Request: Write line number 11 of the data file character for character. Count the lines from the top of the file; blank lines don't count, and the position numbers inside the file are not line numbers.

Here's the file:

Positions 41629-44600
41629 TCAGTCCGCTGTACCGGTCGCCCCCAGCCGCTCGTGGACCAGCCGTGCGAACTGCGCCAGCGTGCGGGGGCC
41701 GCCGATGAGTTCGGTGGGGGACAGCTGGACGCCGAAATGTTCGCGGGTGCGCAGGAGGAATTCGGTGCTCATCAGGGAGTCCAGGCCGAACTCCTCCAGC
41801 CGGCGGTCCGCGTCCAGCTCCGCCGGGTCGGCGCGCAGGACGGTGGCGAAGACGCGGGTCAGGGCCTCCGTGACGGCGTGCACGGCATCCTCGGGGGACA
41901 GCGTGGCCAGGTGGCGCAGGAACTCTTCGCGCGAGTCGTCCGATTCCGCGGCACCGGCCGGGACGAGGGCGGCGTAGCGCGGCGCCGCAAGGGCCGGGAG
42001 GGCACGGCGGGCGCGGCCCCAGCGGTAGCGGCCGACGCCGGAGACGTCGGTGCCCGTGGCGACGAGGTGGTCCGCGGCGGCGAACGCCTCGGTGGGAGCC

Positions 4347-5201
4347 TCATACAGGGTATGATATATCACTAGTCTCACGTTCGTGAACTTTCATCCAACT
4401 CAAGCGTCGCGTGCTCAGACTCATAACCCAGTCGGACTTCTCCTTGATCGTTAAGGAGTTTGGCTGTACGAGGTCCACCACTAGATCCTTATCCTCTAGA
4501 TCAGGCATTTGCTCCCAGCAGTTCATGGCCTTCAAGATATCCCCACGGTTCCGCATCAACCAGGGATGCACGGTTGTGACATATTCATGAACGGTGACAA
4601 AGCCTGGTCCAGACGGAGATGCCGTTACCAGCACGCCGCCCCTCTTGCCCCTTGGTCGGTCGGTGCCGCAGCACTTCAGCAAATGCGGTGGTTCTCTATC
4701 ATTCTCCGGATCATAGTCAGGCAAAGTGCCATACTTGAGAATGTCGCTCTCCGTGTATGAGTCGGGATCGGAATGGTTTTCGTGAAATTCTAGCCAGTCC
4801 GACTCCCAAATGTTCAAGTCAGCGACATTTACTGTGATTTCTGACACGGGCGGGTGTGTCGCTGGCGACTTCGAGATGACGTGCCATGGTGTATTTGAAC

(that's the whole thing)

4601 AGCCTGGTCCAGACGGAGATGCCGTTACCAGCACGCCGCCCCTCTTGCCCCTTGGTCGGTCGGTGCCGCAGCACTTCAGCAAATGCGGTGGTTCTCTATC